Our Storytelling & Advocacy Coordinator, Jake Adler, spoke with Caron Levis, an award-winning children's book author, educator, and social worker about working through difficult topics and emotions with kids through picture books and stories.
Caron Levis, a children’s book author, educator, and social worker has become adept at delivering rich stories to her young audiences, especially stories with themes and situations that can challenge kids’ notions of life and society. Her award-winning picture book, Ida, Always, is a “beautiful, honest portrait of loss and deep friendship told through the story of two iconic polar bears” living in New York City’s Central Park.
“I think it’s important to speak super honestly to kids, and purposefully take on tougher subjects,” Levis told LitWorld. “They are sponges that hear and see and seek answers about the troubling aspects of our world like death or sadness; and without a trusted adult to explore these things with, they will fill in blanks for themselves, and the flipside of kids’ incredible creativity is that they will likely fill those blanks in with something far more scary or troubling than the truth.”
“While it comes from a natural and well intentioned impulse to protect children, adults can sometimes make the mistake of skirting around kids’ complex questions. Kids are resilient. They have better coping mechanisms than a lot of adults, but they just need a safe space to be able to communicate about their feelings openly.”
Levis’s comments gesture toward the universal, timeless power of storytelling. Songs, ballads, poems, myths, and fables have, for centuries and across cultures, paved the road for individuals and communities to share their feelings, frame intricate issues in simpler terms, and build trust, confidence, and strong, warm bonds of understanding and shared experience between people.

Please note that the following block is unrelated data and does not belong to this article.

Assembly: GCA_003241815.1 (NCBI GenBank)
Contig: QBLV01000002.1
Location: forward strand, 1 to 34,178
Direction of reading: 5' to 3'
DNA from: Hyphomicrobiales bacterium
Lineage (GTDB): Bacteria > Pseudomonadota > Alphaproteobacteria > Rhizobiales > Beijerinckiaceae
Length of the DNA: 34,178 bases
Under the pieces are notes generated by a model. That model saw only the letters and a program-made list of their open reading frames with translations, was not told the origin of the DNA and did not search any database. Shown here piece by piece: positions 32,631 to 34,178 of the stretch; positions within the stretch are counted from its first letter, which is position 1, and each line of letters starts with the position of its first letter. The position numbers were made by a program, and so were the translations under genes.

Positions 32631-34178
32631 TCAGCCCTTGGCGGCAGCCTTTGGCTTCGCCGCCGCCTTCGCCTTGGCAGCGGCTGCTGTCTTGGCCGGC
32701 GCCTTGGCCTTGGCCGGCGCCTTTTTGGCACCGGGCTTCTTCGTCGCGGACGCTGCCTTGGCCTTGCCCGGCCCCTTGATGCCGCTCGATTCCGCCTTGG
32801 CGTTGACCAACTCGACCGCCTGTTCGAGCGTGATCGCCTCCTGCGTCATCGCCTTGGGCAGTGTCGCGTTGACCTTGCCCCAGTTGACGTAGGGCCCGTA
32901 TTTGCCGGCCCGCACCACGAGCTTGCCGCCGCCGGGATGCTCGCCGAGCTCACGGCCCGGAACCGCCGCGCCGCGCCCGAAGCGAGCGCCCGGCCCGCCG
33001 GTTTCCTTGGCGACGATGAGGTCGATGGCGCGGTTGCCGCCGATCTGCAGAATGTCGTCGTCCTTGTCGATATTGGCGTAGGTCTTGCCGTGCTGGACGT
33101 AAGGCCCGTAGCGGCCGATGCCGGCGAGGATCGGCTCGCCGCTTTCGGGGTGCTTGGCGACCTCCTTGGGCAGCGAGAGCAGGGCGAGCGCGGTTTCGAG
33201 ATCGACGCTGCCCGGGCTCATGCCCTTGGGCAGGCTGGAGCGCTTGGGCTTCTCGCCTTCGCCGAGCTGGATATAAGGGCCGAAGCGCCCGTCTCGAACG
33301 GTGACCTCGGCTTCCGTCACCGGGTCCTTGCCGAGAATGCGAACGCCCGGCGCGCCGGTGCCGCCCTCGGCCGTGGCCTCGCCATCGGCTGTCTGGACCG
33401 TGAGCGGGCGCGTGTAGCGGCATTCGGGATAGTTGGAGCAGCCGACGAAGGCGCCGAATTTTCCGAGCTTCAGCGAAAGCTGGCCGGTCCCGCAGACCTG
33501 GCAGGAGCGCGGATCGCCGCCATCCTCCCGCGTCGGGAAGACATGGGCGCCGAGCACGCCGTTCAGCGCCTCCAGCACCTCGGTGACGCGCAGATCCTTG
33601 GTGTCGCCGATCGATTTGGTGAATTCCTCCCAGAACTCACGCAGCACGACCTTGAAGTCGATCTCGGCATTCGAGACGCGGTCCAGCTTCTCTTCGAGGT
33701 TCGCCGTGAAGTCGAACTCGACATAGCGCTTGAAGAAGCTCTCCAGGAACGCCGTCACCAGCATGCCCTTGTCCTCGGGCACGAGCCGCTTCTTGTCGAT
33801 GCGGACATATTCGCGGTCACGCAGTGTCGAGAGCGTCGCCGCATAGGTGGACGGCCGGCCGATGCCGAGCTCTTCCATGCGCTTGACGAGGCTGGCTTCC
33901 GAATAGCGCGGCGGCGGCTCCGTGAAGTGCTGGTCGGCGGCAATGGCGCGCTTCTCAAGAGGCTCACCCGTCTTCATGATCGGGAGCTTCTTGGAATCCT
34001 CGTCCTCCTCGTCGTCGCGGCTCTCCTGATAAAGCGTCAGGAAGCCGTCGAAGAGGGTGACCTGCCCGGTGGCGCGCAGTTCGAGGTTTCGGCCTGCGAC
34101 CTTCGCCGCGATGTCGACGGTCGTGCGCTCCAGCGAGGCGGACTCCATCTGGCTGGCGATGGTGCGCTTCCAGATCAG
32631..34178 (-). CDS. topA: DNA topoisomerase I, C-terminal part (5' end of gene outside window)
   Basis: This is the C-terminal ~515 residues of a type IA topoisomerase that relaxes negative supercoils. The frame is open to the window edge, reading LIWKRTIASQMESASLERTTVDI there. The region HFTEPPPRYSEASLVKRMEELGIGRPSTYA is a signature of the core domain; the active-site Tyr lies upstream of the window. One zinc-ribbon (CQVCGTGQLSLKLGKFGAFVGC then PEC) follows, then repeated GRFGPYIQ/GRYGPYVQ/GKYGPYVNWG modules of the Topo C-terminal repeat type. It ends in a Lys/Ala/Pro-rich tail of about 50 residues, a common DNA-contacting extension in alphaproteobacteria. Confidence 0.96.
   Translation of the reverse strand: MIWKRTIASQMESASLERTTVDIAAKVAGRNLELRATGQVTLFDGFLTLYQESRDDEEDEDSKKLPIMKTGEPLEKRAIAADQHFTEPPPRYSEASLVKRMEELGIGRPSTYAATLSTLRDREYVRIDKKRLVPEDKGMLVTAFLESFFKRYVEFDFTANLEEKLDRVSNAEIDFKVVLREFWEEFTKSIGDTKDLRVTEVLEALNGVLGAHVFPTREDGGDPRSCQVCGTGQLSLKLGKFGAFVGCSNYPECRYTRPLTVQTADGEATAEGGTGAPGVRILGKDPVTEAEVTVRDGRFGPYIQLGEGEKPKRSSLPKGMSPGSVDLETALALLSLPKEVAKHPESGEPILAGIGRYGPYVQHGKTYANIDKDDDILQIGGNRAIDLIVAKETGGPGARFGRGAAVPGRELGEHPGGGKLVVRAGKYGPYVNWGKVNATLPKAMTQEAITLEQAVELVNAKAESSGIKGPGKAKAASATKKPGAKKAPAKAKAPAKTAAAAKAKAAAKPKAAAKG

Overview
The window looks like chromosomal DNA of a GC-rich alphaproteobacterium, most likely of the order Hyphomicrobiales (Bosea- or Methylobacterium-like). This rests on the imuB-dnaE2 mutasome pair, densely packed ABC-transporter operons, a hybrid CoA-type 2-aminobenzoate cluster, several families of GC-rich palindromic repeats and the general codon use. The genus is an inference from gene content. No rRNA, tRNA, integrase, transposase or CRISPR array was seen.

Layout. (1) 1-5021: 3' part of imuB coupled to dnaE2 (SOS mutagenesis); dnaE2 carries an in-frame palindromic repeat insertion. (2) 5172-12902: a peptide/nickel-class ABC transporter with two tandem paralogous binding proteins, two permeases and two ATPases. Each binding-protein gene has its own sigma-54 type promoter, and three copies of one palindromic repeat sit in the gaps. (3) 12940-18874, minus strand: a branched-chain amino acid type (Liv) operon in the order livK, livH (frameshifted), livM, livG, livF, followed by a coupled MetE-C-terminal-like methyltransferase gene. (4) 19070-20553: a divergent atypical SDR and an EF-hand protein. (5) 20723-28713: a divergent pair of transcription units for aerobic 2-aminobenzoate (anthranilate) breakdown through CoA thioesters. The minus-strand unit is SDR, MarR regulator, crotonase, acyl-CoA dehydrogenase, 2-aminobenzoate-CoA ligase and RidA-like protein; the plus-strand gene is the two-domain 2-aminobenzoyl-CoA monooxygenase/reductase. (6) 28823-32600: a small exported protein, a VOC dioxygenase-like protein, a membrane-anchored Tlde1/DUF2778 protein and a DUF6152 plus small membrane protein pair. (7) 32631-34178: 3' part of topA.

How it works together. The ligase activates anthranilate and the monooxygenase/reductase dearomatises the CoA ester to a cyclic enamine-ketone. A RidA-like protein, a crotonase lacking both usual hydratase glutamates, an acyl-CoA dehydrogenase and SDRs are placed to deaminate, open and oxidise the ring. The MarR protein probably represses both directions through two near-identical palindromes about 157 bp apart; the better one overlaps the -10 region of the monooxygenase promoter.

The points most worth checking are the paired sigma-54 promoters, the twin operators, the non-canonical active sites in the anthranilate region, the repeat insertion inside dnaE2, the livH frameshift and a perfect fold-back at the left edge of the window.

“That’s what is so important about picture books: they’re these safe containers in which we can have emotional experiences,” she said. “Kids are able to feel those big, scary, uncomfortable emotions, but then the book shuts, and they find themselves beside a trusted adult. Books are a place kids can practice and internalize skills that will then be there for them when they encounter similar situations in life.”
“Kids don’t get to control much, but they can have control over their books. We can give them that power: to choose when to skip a page, choose if they want to hear you say the words, or if they’d prefer to read the words themselves—or not read them at all. Books can be a loving, caring partner for kids. Books are things which tell us all that we’re going to be okay.”
“That said,” Levis continued, “I sweat over every syllable I write. I want to balance being honest and frank with being gentle and soft. I want to both challenge and take care of my readers. Stories may get uncomfortable, but they should never feel unsafe. Maybe we as authors can play a role in raising a generation who will learn to be comfortable with being uncomfortable and be more adept at having complex conversations with each other.”